Denver Post runs front-page ‘oil spill’ photo … that’s not an oil spill [PHOTO]

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Brad Jones Contributor
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With over 21,000 active oil and gas wells in three Colorado counties hit hardest by the recent floods at least some damage to these sites was all but guaranteed.

Illustrating this damage, the Denver Post ran last Friday a splashy front-page photo of a supposedly damaged well “leaking crude.” The only problem? There’s no spill.

The well site in question, located near the town of Milliken in Weld County, is owned by Platteville, Colorado-based Synergy Resources. “We understand the media interest — and frenzy, if you will,” says Craig Rasmussen, the company’s vice-president of operations.

The aerial shot by Post photographer Andy Cross shows a white storage tank — listing but still standing — surrounded by patches of brownish fluid.

Despite its ominous appearance, the company says third-party environmental testing showed the muck was just dirty runoff with “no hydrocarbons whatsoever.” During the flood, “we actually took boats in to check on our stuff,” Rasmussen said. Photos of the site were posted on the Colorado Oil and Gas Association’s website.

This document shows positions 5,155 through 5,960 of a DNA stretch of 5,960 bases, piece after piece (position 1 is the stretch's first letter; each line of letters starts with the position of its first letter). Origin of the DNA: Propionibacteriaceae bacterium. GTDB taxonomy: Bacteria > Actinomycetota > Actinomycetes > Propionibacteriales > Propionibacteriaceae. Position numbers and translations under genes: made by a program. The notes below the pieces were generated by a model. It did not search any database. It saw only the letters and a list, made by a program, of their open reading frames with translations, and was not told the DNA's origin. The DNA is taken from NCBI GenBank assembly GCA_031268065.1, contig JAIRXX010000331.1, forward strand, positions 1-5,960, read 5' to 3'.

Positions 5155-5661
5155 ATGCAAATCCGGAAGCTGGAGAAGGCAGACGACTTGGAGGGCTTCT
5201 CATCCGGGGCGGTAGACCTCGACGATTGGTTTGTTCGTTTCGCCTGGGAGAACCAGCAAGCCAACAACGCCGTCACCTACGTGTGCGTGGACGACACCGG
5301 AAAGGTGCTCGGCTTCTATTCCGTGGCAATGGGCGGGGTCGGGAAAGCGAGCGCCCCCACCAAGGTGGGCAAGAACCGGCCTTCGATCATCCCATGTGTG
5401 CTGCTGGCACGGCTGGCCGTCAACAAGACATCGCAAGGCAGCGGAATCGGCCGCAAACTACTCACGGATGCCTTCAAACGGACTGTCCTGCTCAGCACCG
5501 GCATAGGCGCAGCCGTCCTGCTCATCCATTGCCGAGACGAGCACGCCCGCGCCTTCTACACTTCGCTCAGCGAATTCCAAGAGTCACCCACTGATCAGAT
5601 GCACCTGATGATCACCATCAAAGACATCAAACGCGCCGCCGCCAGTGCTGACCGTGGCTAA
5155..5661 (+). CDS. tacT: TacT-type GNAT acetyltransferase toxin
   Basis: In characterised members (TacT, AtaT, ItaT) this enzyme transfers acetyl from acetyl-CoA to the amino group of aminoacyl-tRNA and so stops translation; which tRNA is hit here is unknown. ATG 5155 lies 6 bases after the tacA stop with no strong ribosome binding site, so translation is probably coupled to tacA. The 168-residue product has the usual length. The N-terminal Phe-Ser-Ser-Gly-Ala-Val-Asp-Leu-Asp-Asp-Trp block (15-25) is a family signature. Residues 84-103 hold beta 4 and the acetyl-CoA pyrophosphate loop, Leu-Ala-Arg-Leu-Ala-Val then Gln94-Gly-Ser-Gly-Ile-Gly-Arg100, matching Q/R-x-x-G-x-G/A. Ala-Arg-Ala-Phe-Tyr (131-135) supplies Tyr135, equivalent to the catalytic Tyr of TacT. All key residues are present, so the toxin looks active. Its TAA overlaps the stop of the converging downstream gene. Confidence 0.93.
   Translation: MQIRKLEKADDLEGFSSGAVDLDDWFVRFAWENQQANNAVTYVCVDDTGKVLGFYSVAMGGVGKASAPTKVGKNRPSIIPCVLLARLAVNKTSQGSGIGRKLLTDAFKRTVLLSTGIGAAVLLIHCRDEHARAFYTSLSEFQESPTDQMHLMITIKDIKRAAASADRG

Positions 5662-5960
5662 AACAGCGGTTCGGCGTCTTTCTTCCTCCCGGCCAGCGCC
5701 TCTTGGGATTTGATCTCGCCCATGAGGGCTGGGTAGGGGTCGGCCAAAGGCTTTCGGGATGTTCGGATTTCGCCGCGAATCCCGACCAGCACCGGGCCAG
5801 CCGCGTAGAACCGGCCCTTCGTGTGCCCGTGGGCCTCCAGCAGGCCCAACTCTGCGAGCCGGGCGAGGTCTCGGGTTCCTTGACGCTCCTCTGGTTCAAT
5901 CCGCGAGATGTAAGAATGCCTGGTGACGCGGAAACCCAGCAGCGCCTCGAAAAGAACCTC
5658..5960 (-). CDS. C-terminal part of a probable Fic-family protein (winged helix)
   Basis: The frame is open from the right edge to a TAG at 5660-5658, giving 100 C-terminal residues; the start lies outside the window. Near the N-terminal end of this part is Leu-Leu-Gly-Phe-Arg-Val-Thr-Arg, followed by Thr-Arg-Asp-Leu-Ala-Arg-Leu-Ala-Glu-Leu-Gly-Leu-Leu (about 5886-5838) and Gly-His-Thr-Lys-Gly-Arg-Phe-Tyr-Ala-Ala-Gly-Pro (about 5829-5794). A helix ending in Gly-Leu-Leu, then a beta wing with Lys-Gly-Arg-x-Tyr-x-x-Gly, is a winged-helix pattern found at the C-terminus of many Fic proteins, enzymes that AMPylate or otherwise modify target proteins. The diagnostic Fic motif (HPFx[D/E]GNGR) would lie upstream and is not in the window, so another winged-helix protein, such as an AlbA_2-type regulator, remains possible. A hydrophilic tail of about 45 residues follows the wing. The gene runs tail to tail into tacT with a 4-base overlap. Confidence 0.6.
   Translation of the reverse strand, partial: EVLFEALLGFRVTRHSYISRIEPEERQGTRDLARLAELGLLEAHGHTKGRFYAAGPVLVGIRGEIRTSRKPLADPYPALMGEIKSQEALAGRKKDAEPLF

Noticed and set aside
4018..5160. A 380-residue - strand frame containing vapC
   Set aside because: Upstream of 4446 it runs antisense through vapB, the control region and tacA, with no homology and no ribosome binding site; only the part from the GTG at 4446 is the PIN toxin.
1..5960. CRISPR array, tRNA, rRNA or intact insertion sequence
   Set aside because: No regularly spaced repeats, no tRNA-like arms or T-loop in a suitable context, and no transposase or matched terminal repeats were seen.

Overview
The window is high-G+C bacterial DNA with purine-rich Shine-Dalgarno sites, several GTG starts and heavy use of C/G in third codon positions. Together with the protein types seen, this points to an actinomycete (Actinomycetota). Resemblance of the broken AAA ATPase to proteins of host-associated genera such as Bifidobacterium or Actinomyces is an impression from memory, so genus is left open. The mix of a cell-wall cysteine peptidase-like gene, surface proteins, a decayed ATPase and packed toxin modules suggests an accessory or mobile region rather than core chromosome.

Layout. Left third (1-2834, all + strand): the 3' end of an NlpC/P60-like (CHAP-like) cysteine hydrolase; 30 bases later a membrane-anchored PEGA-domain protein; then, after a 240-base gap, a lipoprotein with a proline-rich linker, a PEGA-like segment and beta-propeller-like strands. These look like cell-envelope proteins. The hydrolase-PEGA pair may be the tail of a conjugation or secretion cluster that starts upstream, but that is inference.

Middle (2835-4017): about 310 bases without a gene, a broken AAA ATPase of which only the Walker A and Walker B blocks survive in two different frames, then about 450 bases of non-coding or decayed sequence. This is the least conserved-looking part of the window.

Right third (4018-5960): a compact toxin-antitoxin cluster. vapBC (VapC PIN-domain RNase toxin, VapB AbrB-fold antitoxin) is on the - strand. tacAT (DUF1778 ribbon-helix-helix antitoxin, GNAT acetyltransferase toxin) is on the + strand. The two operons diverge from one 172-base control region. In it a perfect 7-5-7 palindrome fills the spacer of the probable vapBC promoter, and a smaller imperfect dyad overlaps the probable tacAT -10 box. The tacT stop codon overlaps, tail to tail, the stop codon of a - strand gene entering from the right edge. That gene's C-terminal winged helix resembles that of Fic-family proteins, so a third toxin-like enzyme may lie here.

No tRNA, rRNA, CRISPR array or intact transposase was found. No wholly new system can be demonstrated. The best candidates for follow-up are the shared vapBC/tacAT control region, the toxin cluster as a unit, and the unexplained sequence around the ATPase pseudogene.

He says it would have been easy for the paper to determine the owner of the well. “Everything is so transparent in this industry; all those wells are listed on the [state regulators’] maps.”

“I was surprised,” Rasmussen says about not being contacted before the photo ran. “Nobody ever did reach out.”

On Thursday, Denver Post photo editor Tim Rasmussen told The Daily Caller News Foundation, “We are looking into this.” A correction was issued in Friday’s edition of the paper, citing an “editing error.”

According to COGA, the industry group, at least 822 barrels of oil have been released from at least 10 other well sites.

A fact-sheet on the Colorado Oil and Gas Conservation Commission’s website warns of risks from wells but also sewage systems and farms: “The scale of the event and the environmental impacts of a broad and voluminous flow of contaminants across industries, agriculture and wastewater treatment facilities are important to keep in mind.”

In an interview with Fort Collins’ Coloradoan newspaper about public health risks from floodwater, Ken Carlson, a Colorado State University environmental engineering professor expressed more concern over raw sewage than oil. “I’m not worried about it,” he said.

Oil spills make for better headlines than raw sewage, though, and the oil and gas industry has been on the defensive since the rains turned torrential.

“We’re more frustrated for the industry as a whole,” Craig Rasmussen said. “We feel it’s been unfairly targeted.”

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